Rent Pressure Zones & Rent Reviews

| James Sherwin

Rent Pressure Zones

On 24 December 2016 The Planning & Development (Housing) & Residential Tenancies Act 2016 (“the Act”) was signed into law.

The Act aims to provide greater stability and protections for residential tenants. One of the primary changes implemented buy the Act is the introduction of Rent Pressure Zones (RPZs) and Rent Caps.

Rent Pressure Zones

Dublin and Cork City were immediately designated RPZs for a period of three years from 24 December 2016. Additional locations can be recommended as RPZs to the Minister for approval if the average rent for an area is above the national average and rates of increase over a period of time exceed a specified threshold

Rent Reviews

For existing tenancies in RPZs, the previous limit on rent reviews to every two years will cease to apply when the next two year review takes place. After that, annual rent reviews will be permitted. For new tenancies in RPZs, specifically those commencing on or after 24 December 2016, the two year rent review restriction will not apply and rent reviews can take place annually.

Where a rental property is located in a RPZ the landlord must apply a formula dictated by the Act when reviewing the rent. This effectively equates to a maximum increase of 4% per annum but the exact percentage by which rent can be increased will depend on;

  1. the timing of the rent review; and
  2. the time period between the commencement date of the existing rent or, where it is a new tenancy, the rent that was last set under a tenancy for the property and when the new rent will come into effect.

The existing requirement that the rent cannot exceed local market rent for similar properties in the area still applies. When proposing a rent increase landlords must produce three examples of rents for similar properties in the locality with the notice to demonstrate the market rent.

Where the property is newly let and has not been let at any time during the two years before the date the area is designated an RPZ the cap on rental increases does not apply.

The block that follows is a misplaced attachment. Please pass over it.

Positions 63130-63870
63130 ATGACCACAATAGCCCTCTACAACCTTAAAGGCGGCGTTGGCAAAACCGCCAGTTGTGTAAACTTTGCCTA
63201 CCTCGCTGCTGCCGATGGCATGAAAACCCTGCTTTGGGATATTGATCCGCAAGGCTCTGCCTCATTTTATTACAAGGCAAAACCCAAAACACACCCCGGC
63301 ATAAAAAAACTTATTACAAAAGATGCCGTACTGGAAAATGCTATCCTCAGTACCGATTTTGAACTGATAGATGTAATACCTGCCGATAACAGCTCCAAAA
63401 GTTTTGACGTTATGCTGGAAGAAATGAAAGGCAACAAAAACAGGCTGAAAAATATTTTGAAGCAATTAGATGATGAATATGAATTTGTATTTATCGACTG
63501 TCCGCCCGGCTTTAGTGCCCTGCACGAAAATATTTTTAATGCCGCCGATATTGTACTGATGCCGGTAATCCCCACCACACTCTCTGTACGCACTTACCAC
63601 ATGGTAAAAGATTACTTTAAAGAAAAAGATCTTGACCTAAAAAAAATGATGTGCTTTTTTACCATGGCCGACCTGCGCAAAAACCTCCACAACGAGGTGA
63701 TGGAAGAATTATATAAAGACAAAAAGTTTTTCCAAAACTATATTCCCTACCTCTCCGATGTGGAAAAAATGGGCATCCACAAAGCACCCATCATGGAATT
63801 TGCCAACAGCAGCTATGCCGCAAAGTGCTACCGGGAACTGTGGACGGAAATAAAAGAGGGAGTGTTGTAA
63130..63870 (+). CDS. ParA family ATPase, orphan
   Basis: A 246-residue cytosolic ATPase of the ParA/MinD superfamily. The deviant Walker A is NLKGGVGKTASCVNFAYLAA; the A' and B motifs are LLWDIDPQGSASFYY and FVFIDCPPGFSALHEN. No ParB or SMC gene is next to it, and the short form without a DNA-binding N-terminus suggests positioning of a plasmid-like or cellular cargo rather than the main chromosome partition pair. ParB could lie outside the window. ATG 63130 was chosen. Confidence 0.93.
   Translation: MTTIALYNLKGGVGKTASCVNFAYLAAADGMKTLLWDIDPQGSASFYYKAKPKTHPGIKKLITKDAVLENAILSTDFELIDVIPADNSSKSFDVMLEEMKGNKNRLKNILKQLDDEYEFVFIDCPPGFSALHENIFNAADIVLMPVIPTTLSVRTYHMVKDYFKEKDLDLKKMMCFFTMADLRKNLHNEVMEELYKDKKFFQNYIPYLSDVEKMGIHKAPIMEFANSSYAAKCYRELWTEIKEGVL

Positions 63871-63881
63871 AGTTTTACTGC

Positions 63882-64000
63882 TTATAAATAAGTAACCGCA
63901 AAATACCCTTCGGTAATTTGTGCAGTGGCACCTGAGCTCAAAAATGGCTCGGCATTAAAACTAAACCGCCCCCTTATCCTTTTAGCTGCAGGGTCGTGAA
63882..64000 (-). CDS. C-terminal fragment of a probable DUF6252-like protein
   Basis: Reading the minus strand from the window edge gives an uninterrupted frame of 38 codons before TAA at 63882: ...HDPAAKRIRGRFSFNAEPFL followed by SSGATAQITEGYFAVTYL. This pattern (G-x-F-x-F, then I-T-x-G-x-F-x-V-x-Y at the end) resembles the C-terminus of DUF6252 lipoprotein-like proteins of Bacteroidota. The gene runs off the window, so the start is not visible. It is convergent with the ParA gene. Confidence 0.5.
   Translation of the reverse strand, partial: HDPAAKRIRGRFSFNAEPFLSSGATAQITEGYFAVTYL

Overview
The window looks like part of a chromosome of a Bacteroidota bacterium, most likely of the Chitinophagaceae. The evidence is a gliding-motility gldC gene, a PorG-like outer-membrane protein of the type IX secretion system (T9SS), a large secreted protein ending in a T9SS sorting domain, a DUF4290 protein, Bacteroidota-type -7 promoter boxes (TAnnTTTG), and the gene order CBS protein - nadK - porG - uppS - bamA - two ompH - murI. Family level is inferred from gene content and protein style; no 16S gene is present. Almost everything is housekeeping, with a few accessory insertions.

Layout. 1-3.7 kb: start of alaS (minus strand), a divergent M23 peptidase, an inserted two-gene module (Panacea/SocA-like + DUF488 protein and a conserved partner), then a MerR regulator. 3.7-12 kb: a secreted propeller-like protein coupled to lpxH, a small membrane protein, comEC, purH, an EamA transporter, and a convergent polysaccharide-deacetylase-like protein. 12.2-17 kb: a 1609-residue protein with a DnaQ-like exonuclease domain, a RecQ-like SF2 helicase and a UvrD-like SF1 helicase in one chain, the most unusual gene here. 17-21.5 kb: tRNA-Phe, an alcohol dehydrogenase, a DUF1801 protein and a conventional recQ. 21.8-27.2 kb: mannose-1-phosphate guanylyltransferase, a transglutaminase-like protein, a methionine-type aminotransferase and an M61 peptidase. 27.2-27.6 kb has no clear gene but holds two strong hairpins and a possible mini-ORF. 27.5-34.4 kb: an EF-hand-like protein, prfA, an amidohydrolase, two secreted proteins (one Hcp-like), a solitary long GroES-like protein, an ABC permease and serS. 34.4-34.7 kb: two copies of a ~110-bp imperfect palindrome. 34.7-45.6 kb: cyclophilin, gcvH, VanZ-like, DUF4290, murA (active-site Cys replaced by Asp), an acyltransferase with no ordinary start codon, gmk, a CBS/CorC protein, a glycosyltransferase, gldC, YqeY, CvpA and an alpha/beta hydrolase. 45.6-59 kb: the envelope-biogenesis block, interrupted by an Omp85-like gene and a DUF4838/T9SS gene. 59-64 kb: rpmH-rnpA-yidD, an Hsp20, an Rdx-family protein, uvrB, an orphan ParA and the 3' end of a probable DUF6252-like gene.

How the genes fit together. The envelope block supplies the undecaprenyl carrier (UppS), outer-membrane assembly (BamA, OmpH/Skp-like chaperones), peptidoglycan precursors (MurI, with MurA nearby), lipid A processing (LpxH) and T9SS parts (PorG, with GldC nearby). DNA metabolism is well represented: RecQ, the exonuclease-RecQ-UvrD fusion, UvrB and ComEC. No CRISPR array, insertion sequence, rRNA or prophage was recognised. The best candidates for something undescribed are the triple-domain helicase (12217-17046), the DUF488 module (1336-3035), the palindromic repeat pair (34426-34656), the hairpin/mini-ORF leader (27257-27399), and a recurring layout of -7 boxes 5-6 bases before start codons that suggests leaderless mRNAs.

Where the property is vacant but has been let at any time in the 24 months before the area is designated an RPZ, the cap on rental increases does apply. However, the cap will not apply where there has been a ‘substantial change in the nature of the accommodation’ since the period the rent was last which would trigger a change in the market rent for the property. This could include major refurbishments works.

The formula that must now be applied when increasing rent is as follows:

R x (1 + 0.04 x t/m)

R= The amount of rent last set under a tenancy for the dwelling (the current rent amount)

T= The number of months between the date the current rent came in to effect and the date the new rent amount will come in to effect.

M= the number of months since your last rent review (either 12/24 months)

For tenancies that are already in existence a review is only permitted 24 months after the tenancy came in to existence or 24 months from the date the rent was last set.

Once this first rent review has taken place, all reviews thereafter are permitted every 12 months. For subsequent rent reviews in relation to the property the permissible rent increase will be 4% per annum applied pro rata for the period since the rent was last increased.

The rental cap provisions will not retrospectively affect any notice of new rent served on a tenant before 24 December 2016 or where the rent review concerned had commenced before that date.

If a property has been let at a rate under market value and the rent was not increased in line with local market rent (or the rent review process initiated) before 24 December 2016 landlords must now apply the prescribed formula even where the property will remain let at below market value

For Example

A landlord has not reviewed the rent since 1 November 2014, over 24 months ago. The landlord plans on serves the rent review notice on 1 January 2017 giving a minimum of 90 days’ notice of rent review indicating that the change will take effect from the 1 May 2017.

R = €1000, the current rent amount

t = 30 months (1/11/14 to 1/05/2017)

m = 24 months (the landlord has not reviewed the rent for a minimum of 24 months)

R x (1 + 0.04 x t/m)

€1000 x (1+0.04 x 30/24)

€1000 x (1+0.04 x 1.25)

€1000 x (1+0.05)

€1000 x 1.05

1000 x (1 + 0.04 x 30/24) = €1050 is the new rent amount permitted

Landlords must serve a notice of rent review in the prescribed form including a statement as to how the rent set under the tenancy was calculated having regard to the rent cap formula. In practice, and particularly where a property has been sold since it was last occupied, it may prove difficult to establish the last rent paid by a tenant and it may be the case that market rent will be considered in these circumstances.

Rent Reviews for Properties outside a Rent Pressure Zone

There is no change in relation to residential units which are not located within a Rent Pressure Zone. The existing regulations continue to apply, namely that the rent set must not be above the local market rent for similar properties and when seeking rent increase, a 90 day notice should be served on the tenant together with three examples of rents for similar properties in the locality must be presented to demonstrate the landlord’s entitlement to a rent increase. The landlord is only entitled to seek a rent increase 24 months after the tenancy came into existence or 24 months from the date the rent was last set.

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